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Deconstructing Conspiracies: 15 Minute Cities

A year has passed since the protests in Oxford, where nearly 2000 people gathered to oppose the introduction of traffic filters, which were characterised as “climate lockdown” measures to restrict residents’ mobility, and wrongly linked to plans of turning Oxford into a 15-minute city. This protest wasn’t an isolated event, and mainstream politicians in the UK have continued to echo conspiracy theories about 15-minute cities, with tangible consequences. In fact, documents uncovered by The Guardian suggest that UK’s transport policies were partly influenced by such theories, leading to a prioritisation of driving over active travel due to concerns about 15 minute cities [1].

So, what is a 15 minute city?

Coined by Prof. Carlos Moreno, the term 15 minute city describes cities “designed – or redesigned – so that residents of all ages, backgrounds, and abilities in all parts of the city are able to access their daily needs (housing, work, food, health, education, and culture and leisure) within the distance of a 15-minute walk or bike ride” [2]. However, while the term 15 minute city was coined in 2016 the concept is not entirely new and builds on the idea of ‘neighbourhood units’ developed by American planner Clarence Perry during the 1920s [3].

What do conspiracy theorists want us to believe?

“Funny to an extent, BUT if you’ve not heard of #15MinuteCities you should look into it. Under the guise of protecting the planet, globalists around the world are attempting to introduce restrictions on travel, energy consumption, production of non-electric vehicles etc. etc. It’s not about the planet though. They want to limit your ability to travel. They want to control you and frankly they want to imprison you.”

This Facebook post perfectly captures the apprehensions and fears fueling opposition to 15-minute cities. Frequently recurring themes in conspiracies against 15 minute cities include loss of personal freedoms, government overreach, mass surveillance, lockdowns and hidden ‘globalist agendas’. Sound familiar? In the aftermath of the Covid-19 pandemic, conspiracy theorists exploited these very vulnerabilities experienced by people during the lockdown by framing 15 minute cities as a tool designed to curtail civil liberties under the guise of environmentalism.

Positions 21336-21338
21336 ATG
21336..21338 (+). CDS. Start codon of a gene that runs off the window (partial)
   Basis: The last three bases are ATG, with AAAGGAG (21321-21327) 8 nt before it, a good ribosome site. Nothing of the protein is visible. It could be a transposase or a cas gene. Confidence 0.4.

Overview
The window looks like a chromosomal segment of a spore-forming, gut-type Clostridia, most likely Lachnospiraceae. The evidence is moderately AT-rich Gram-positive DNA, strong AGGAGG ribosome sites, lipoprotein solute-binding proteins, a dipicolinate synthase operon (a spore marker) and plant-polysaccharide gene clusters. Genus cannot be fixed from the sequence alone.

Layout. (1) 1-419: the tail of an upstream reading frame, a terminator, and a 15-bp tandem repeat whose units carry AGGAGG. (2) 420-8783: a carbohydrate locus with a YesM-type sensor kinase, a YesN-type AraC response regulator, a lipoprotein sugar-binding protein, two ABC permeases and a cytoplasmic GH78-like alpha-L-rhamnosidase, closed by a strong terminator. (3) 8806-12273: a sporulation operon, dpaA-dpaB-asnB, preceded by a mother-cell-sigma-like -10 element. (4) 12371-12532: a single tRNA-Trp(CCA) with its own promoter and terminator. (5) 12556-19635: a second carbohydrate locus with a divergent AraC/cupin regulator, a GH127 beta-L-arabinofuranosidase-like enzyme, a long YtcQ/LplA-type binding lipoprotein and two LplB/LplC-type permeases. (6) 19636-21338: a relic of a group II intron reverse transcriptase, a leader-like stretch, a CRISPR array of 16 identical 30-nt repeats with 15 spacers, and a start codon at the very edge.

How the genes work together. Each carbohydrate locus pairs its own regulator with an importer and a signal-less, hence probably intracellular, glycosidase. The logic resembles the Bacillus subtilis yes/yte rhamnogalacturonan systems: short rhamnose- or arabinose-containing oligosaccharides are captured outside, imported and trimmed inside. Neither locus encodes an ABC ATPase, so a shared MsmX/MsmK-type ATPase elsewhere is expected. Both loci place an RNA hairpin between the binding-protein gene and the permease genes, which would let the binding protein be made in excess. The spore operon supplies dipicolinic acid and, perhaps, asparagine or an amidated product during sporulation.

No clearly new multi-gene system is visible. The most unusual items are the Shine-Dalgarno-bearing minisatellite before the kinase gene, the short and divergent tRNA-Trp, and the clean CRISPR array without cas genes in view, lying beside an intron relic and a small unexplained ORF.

Where next for 15 minute cities?

However, the question remains, how do individuals actually respond when presented with a neighbourhood where all essentials are conveniently accessible? A recent study [2] found that, despite the challenges of American urban planning where cities are designed for cars, the concept of a 15-minute city resonates positively with the population. Perhaps unsurprisingly, when parks and grocery stores are nearby, people naturally gravitate towards them, reducing travel distances. This preference for convenience underscores a crucial point: even amidst strict zoning and car dependency, Americans readily embraced the 15-minute city model.

The dissonance observed between the opposition to 15-minute cities and its practical reception underscores a significant societal challenge: the presence of mis/disinformation and conspiracy theories can detract from meaningful discussions about how to build more resilient, equitable, and inclusive communities that people actually enjoy being part of in the face of the climate crisis.

 References used 

[1] Ministers prioritised driving in England partly due to conspiracy theories

[2] 15-Minute City

[3] Definition of the 15-minute city: WHAT IS THE 15-MINUTE CITY?

[4] The 15-minute city quantified using human mobility data

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